Operators say Zika warning has little impact on Mexico travel

Operators say Zika warning has little impact on Mexico travel

Tour operators and
packagers last week reported that so far the Zika virus is not having a major
impact on Mexico bookings.

“Of the hundreds of
thousands of Apple Vacations customers booked to Mexico in 2016, less than half
a percent have canceled due to Zika virus concerns,” the wholesaler said in a statement.

Mexico went on the
earlier this month to combat negative publicity due to being
identified by the Centers for Disease Control and Prevention (CDC) as one of
about 30 countries where active Zika transmission has been found.

Mexico’s Tourism Board has
been working to better inform travel agents and tour operators about the
locations where its cases have been reported, which aren’t its popular tourist areas.

“All of the resort areas
are Zika-free,” Rodolfo Lopez Negrete, the CEO of Mexico’s Tourism Board, said
earlier this month when the agency released a map indicating where the disease
had been reported.

Mexico’s map is
far more precise than the CDC’s Zika map, which highlights all of Mexico, along
with the other countries where virus transmission has been found. Mexico’s map
shows that the current cases are in the states of Chiapas, Oaxaca, Nueva Leon,
Jalisco, Sinaloa, Guerrero, Veracruz and Yucatan.

The CDC has recommended
that pregnant women postpone travel to countries where there is Zika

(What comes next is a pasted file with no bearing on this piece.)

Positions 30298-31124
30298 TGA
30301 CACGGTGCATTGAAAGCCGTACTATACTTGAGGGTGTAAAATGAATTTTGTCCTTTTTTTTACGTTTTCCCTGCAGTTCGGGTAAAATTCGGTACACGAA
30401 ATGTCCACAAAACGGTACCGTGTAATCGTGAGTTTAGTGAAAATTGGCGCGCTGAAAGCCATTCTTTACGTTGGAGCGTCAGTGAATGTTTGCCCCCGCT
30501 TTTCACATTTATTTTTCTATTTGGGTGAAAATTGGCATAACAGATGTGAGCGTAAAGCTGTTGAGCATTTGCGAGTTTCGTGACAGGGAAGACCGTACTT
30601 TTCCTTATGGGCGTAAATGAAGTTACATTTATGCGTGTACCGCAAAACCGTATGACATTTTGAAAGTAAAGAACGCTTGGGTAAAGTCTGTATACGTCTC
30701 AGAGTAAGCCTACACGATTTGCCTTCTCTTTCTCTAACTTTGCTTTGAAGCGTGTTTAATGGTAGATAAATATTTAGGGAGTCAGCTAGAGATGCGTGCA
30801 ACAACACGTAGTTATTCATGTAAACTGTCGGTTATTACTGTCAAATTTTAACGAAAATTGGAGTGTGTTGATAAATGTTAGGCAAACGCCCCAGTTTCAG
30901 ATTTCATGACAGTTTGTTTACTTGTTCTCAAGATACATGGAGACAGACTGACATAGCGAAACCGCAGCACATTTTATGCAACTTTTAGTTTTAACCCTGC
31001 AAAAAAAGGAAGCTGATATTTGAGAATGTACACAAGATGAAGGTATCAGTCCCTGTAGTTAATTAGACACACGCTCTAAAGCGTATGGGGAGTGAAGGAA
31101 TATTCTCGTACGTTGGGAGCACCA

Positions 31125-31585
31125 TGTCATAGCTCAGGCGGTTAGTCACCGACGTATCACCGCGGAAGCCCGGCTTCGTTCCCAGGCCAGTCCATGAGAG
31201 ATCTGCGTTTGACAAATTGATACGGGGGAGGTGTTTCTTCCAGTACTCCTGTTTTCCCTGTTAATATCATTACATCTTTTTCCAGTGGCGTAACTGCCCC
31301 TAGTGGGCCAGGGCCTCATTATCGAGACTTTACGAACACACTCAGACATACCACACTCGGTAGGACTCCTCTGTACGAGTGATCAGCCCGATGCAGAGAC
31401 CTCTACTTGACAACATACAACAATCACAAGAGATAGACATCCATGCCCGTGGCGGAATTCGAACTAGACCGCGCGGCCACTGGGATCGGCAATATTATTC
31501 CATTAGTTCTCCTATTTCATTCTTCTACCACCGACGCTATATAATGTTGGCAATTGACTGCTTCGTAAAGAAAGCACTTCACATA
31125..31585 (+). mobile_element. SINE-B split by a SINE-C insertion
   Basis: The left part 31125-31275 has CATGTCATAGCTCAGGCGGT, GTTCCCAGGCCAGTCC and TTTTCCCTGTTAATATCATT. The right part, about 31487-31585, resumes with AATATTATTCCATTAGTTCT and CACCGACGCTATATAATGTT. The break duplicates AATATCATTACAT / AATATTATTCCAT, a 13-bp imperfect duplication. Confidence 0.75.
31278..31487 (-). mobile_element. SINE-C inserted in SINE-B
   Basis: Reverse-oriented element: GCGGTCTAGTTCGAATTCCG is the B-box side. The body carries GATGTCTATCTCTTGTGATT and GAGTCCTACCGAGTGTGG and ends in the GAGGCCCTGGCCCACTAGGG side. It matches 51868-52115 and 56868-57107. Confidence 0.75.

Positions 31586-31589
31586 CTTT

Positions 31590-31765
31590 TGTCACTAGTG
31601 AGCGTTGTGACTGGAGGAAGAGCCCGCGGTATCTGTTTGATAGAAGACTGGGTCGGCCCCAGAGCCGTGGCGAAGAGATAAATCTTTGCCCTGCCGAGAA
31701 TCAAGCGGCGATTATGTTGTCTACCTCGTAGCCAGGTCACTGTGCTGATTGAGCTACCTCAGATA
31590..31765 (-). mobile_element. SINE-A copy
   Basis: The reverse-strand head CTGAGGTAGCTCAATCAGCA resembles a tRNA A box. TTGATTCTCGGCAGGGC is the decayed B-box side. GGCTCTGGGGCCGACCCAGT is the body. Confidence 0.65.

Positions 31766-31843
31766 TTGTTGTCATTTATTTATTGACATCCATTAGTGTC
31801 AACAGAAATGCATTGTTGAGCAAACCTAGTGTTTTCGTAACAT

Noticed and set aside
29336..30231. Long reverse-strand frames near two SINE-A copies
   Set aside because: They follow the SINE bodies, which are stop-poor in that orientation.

transmission due to a link between the disease and microcephaly, a condition in
which babies are born with abnormally small heads and incomplete brain development. The agency has not advised
against all travel to these countries. 

The overall impact on
travel to Mexico appears to be minimal thus far.

“Mexico business continues
to be very strong in 2016 for both FIT and groups, despite concerns with the
Zika virus,” said Jack Richards, the president and CEO of Pleasant Holidays.
Richards said that sales and passenger numbers to Mexico are up double digits
in the first and second quarters of 2016.

“We expect this growth to
continue throughout the year, especially in the key beach destinations of
Cancun, Riviera Maya, Los Cabos and Puerto Vallarta,” Richards said.

Dan Ruch, the CEO of
Rocketrip, a corporate travel management company, said his company’s internal
data has not indicated cancellation increases or a decrease in bookings to
countries affected by Zika, including Mexico. Ruch said last week the
company was starting to see anecdotal examples of potential impact in terms of
“people mentioning knowing someone who has canceled a work trip or a leisure
one.” But he said he has still not seen it manifested in any changes in
business-travel behavior.

“This subset of travelers
doesn’t seem to have been disrupted yet by Zika,” Ruch said.

David Hu, president of
Classic Vacations, said the company has seen just “a few cancellations” for
Mexico due to the virus.

One recent report
suggested that while existing bookings may remain intact, what destinations
with Zika transmission need to be prepared for is an impact on future ones.

Advertising technology and
research company Fluent polled 3,312 Americans to gauge their views of the Zika
outbreak and how it is affecting their willingness to travel in the coming
months. It found that 44% would avoid planning trips to areas affected by the
Zika virus and 43% would cancel their trip.

The company, which released its
results last week, found that travelers with higher household incomes and
frequent travelers were less likely to alter their plans.

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